In patients with severe or critical COVID-19 uncontrolled inflammatory innate immune responses have been reported, which were associated with impaired adaptive immunity and harmful tissue damage (23). Liao et al. characterized bronchoalveolar lavage fluid immune cells from patients with severe COVID-19 and found impaired numbers of expanded CD8+ T cells and abundant numbers of monocyte-derived macrophages as a cause for cytokine overexpression and disease severity (24). We and others identified a link between complement regulation and cytokine overexpression in SARS-CoV-2 infected tissues, since complement deposition and high anaphylatoxin serum levels have been reported in patients with severe or critical disease (25). Also in murine models it has been previously shown that, during infection with different human coronaviruses, depletion or blockage of complement component 3 (C3) in SARS-CoV infection and complement component 5 (C5) in MERS-CoV infection resulted in milder disease severity (26, 27).

In this study, we characterized cellular and humoral immune responses induced in patients with mild, severe and critical COVID-19. For this, we characterized the T cell immunity from 37 patients with mild, severe and critical COVID-19 as well as 10 healthy donors. Total SARS-CoV-2-specific T cells and virus-specific CD4+ and CD8+ T cells were assessed dependent on their ability to recognize matrix (M), nucleocapsid (N) or spike (S) protein of SARS-CoV-2 by IFNγ ELISpot or multi-color flow cytometry. Furthermore, SARS-CoV-2-specific antibody titers, neutralization capacity and IC50 values from neutralization curves of plasma samples were determined. Finally, expression of anaphylatoxins C3a and C5a of patients with mild, severe and critical COVID-19 were analyzed. Together, our results indicate that early and polyfunctional CD8+ T cell immunity along with low anaphylatoxin expression is associated with viral clearance and mild to moderate disease progression.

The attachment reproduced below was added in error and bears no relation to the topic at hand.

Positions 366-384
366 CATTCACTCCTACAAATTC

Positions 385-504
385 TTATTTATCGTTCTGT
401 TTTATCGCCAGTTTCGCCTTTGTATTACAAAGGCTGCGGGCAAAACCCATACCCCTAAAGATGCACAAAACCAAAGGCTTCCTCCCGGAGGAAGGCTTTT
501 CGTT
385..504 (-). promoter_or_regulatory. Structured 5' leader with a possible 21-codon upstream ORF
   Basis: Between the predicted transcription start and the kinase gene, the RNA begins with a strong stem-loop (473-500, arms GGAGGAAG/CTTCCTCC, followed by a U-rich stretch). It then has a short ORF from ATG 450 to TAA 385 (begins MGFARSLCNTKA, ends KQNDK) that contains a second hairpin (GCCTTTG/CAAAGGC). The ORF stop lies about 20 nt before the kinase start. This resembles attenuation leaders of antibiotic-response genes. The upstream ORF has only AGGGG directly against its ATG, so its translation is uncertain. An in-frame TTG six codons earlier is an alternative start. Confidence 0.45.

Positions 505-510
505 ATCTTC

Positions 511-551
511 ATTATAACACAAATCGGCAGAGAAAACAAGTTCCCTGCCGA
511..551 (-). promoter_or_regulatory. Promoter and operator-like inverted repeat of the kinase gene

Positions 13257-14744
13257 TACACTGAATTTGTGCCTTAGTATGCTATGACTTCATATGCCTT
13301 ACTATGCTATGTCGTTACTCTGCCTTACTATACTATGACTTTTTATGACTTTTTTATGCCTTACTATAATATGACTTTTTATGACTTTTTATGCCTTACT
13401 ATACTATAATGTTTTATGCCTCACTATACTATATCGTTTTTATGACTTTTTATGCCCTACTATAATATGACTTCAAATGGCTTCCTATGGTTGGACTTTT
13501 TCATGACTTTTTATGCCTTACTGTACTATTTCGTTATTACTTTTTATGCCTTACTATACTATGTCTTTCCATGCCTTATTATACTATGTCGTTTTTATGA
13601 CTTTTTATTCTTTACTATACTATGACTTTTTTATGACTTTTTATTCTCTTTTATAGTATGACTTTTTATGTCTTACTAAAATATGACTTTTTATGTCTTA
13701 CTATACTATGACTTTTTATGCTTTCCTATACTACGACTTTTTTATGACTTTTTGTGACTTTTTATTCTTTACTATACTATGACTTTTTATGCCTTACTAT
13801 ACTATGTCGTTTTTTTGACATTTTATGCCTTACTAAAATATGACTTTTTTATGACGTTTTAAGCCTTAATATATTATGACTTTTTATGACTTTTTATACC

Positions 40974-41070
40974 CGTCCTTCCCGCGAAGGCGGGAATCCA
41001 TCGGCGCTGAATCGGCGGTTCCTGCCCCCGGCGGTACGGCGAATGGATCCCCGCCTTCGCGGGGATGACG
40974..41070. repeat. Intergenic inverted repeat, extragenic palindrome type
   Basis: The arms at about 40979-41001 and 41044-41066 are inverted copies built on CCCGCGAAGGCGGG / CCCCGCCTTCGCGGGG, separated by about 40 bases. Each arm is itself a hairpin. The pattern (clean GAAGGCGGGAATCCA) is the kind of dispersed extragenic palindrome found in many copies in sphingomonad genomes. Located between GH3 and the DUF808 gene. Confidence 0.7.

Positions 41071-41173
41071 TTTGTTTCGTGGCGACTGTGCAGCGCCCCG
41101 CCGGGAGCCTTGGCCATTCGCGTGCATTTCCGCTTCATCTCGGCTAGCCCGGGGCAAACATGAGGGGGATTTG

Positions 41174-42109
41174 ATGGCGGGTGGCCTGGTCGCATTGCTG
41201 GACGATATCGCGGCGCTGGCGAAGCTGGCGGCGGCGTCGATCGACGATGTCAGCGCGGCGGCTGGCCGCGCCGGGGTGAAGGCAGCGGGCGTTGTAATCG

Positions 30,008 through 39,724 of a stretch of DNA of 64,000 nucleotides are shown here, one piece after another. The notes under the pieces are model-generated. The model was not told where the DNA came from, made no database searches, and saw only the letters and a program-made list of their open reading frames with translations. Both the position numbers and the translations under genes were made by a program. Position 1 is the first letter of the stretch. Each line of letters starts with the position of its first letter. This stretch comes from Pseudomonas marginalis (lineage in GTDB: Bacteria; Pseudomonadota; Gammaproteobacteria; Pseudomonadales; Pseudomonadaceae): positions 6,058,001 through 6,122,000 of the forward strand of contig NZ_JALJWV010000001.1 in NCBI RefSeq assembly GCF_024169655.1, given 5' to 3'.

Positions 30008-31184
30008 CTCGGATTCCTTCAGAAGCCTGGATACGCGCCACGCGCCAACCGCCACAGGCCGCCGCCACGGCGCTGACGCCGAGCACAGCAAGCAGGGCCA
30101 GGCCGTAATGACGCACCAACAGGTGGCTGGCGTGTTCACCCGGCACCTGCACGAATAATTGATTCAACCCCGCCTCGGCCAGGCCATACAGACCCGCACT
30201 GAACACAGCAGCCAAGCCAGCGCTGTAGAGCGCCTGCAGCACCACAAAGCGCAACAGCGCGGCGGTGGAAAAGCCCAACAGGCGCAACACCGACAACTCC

Methods

Ethics Statement

Written informed consent was obtained from all donors of leftover nasopharyngeal/oropharyngeal specimens, EDTA blood and Serum samples by the participating clinics. The Ethics Committee of the Medical University of Innsbruck approved the use of anonymized leftover specimens of COVID-19 patients (ECS1166/2020) and healthy donors (ECS1166/2018) for scientific purposes.

Human Samples

In this study 37 COVID-19 patients with mild (n = 11), severe (n = 15) or critical (n = 11) disease progression were included. According to the clinical data available patients were divided into three groups based on ECDC guidelines on disease severity. The median age of all patients was 66 years (28–88 years) and the percentage of female and male patients included in the study was 34.4 and 65.6% respectively (Table 1). The average sampling day of analyzed samples, defined as the time (days) between positive SARS-CoV-2 PCR testing and blood sampling, was 37 days (18–61 days) (Table 1). In addition, frozen PBMCs from 10 healthy donors collected before the COVID-19 pandemic (before October 2019) were used as negative controls.

TABLE 1
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Table 1 Characteristics from patients included in the study by COVID-19 severity (mild, severe, critical).

Cell Isolation and Culture